The truth is it is quite hard to tell when someone has been smoking marijuana or if they are under the influence of that drug. Nonetheless, the police are tasked with enforcing new marijuana DUI laws that have per se limits for THC / blood content. These new laws have come about as a result of many states decriminalizing the possession of marijuana. Legislatures feel that in order to prevent more impaired drivers, the police need to draw a tough line on marijuana DUI. But since it is difficult to spot these drivers, it often comes down to vague and unscientific criteria like the myth of the green tongue.

Stevens County Prosecutor Begins Adult Diversion Program

Every county prosecutor has his or her way of handling low level drug offenses. By low level offenses, I am referring to, for example, cases where the police find a baggy with a little bit of heroin residue in the back seat of a car, or perhaps a pipe with methamphetamine residue. While the possession of any amount of such drug is a felony, prosecutors typically have alternative programs for such offenses. It appears that the Stevens County Prosecutor is beginning a new diversion program that would include cases such as this. The program is not limited to low level drug offense. It also appears to include drug-related misdemeanors and driving while suspended charges. Based on early versions documentation that I received as part of a public records request, it appears the duration of the program varies from 3 to 12 months.  As part of the program, the prosecutor agrees not to file charges against an individual on the condition that he or she follows one or more of the following rules:

  • Report monthly to the diversion counselor.
  • Attempt to obtain employment.
  • Pay restitution.
  • Pay a diversion fee.
  • Take random UA tests for drugs.
  • Obey all laws.
  • Take mental health or drug abuse classes.

How the program works, is if you complete all the requirements then you will never be charged with the offense and it does not appear on your record. It also appears that the prosecutors could offer diversion after the charge has been officially filed.  This is called a “post-filing” diversion as opposed to “pre-filing” diversion.

A sample copy of a diversion contract is attached here.  For more information, please contact our office.

Title IX Hearings in Washington State – The Right of Cross-Examination

When a student is facing a possible university expulsion for an allegation of rape or sexual assault, that is pretty serious, and a student is entitled to certain procedural rights. I wrote about a decision last year by a Washington court that held that a student was entitled to have an attorney speak on his or her behalf and to assist in asking questions of witnesses. Since then, some universities, such as Washington State University, have avoided having the accuser submit to cross-examination by not having her participate in the preceding at all. That practice was called into doubt this week but a decision from the 6th Circuit entitled Doe v. Baum. The court ruled that a college student in a Title IX hearing is entitled to a live cross-examination of his or her accuser, at least when the determination by the school comes down to a credibility judgment. The court ruled:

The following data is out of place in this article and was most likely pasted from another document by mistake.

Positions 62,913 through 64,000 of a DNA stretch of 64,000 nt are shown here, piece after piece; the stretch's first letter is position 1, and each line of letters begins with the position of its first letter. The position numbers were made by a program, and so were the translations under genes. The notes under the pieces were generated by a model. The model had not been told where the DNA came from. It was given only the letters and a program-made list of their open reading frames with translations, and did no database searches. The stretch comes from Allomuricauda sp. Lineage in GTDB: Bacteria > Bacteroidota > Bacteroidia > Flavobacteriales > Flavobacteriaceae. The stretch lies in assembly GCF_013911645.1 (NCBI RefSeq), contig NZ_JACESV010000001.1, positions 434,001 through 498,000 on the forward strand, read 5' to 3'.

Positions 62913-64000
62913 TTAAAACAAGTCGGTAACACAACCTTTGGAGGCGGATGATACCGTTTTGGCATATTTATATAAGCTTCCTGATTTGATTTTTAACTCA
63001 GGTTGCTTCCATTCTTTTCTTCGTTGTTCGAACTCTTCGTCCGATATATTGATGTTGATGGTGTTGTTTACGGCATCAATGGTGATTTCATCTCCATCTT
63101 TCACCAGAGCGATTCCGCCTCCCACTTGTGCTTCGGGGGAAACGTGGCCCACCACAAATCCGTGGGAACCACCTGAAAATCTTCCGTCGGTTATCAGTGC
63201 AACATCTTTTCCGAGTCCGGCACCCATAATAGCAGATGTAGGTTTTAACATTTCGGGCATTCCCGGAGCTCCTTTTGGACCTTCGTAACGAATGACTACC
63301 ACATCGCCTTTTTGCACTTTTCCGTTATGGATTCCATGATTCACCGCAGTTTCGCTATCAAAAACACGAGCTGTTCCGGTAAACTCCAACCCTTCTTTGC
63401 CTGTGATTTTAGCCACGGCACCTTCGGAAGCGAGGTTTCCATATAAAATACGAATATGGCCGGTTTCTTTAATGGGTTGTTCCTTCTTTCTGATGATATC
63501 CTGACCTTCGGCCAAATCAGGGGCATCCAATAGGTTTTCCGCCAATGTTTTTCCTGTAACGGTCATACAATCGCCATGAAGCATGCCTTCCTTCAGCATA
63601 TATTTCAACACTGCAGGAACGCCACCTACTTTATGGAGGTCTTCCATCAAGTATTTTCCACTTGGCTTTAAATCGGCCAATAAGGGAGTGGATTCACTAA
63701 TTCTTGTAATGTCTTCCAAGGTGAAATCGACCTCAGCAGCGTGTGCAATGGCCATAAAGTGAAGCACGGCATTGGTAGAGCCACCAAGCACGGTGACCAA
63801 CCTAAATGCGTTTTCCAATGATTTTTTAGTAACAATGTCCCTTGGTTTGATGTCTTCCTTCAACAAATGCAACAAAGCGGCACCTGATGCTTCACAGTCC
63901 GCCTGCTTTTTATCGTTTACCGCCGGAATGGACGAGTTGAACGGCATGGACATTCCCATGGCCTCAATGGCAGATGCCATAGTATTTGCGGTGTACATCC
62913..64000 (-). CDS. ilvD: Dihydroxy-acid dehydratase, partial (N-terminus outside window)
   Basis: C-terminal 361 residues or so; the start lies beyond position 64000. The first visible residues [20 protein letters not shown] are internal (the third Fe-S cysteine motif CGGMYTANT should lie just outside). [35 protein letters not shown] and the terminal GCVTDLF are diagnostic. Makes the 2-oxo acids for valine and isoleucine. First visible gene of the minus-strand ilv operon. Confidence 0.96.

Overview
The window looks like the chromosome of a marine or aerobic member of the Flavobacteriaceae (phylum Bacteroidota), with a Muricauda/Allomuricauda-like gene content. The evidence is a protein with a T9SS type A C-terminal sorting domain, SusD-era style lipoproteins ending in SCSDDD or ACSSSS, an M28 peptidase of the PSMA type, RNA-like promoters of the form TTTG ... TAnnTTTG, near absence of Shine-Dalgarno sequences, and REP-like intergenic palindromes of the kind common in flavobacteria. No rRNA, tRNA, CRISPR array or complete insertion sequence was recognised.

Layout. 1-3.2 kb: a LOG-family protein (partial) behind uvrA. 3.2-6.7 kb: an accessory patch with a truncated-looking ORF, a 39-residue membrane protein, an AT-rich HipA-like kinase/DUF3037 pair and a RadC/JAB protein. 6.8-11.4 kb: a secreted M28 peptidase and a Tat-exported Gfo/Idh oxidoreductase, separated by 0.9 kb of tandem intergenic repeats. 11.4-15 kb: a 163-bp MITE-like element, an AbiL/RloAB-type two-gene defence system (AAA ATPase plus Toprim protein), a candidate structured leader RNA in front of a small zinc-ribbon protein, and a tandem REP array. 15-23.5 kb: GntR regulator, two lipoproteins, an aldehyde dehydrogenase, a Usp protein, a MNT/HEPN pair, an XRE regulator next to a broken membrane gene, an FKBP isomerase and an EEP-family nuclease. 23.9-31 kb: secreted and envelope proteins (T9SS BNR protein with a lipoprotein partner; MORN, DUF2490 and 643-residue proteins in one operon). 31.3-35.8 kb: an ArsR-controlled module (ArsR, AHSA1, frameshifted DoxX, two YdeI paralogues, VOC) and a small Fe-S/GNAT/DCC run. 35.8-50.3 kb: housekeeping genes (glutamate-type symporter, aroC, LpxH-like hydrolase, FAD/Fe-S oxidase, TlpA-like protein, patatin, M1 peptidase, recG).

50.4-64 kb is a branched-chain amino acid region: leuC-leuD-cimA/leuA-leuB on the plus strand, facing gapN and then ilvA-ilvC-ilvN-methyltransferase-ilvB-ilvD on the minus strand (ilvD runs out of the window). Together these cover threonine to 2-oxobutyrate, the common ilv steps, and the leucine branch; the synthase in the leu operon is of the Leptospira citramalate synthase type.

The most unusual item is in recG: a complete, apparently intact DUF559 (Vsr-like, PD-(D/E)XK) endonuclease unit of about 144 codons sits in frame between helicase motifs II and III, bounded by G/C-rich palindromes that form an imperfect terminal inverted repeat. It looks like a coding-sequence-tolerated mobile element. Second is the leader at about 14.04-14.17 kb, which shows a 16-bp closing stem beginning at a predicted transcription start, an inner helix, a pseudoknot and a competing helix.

Without the back-and-forth of adversarial questioning, the accused cannot probe the witness’s story to test her memory, intelligence, or potential ulterior motives. Nor can the fact-finder observe the witness’s demeanor under that questioning.  For that reason, written statements cannot substitute for cross-examination.

This court decision effectively ends the practice of many schools to have the single investigator model, i.e. where an investigator determines credibility with separate interviews of both sides. The new court decision will essentially compel the participation of the accuser in the hearing, which is something schools such as WSU have not done to date. In fact, Washington State University enacted a regulation in the last couple of years which purports to prohibit subpoenaing the accuser or complainant.

For questions about Title IX cases, please reach out to our office.

DNA Expungement in Washington State

When people say “expungement” in the legal system, they are usually talking about getting a criminal conviction removed from a person’s record. But there is another type of “expungement,” and that is forcing law enforcement agencies to remove from their database any DNA they have collected from you. It usually works like this: 1) The police arrest you and you consent to giving them a DNA sample, or  2) The police get a search warrant from a judge to take a DNA sample from you. Under a new law in Washington, if you are found “not guilty” the police can be forced to remove your DNA from their system. The new law provides: